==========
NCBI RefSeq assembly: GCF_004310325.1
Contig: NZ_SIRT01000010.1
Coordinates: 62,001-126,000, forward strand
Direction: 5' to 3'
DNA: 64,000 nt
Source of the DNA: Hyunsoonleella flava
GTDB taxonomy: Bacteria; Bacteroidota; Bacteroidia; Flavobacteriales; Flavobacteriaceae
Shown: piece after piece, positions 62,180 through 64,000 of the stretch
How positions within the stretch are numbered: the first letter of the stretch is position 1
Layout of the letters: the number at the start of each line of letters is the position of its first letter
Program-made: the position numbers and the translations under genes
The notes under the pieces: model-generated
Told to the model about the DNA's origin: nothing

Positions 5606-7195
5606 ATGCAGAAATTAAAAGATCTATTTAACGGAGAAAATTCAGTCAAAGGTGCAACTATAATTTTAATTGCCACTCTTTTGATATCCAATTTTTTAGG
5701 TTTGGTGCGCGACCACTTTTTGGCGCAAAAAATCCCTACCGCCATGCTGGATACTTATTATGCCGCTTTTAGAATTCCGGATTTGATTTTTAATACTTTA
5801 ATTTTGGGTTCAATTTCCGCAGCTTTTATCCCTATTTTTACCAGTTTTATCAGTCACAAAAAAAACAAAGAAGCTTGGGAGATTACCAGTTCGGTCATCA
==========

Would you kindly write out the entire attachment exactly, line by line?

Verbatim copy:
NCBI RefSeq assembly: GCF_004310325.1
Contig: NZ_SIRT01000010.1
Coordinates: 62,001-126,000, forward strand
Direction: 5' to 3'
DNA: 64,000 nt
Source of the DNA: Hyunsoonleella flava
GTDB taxonomy: Bacteria; Bacteroidota; Bacteroidia; Flavobacteriales; Flavobacteriaceae
Shown: piece after piece, positions 62,180 through 64,000 of the stretch
How positions within the stretch are numbered: the first letter of the stretch is position 1
Layout of the letters: the number at the start of each line of letters is the position of its first letter
Program-made: the position numbers and the translations under genes
The notes under the pieces: model-generated
Told to the model about the DNA's origin: nothing

Positions 5606-7195
5606 ATGCAGAAATTAAAAGATCTATTTAACGGAGAAAATTCAGTCAAAGGTGCAACTATAATTTTAATTGCCACTCTTTTGATATCCAATTTTTTAGG
5701 TTTGGTGCGCGACCACTTTTTGGCGCAAAAAATCCCTACCGCCATGCTGGATACTTATTATGCCGCTTTTAGAATTCCGGATTTGATTTTTAATACTTTA
5801 ATTTTGGGTTCAATTTCCGCAGCTTTTATCCCTATTTTTACCAGTTTTATCAGTCACAAAAAAAACAAAGAAGCTTGGGAGATTACCAGTTCGGTCATCA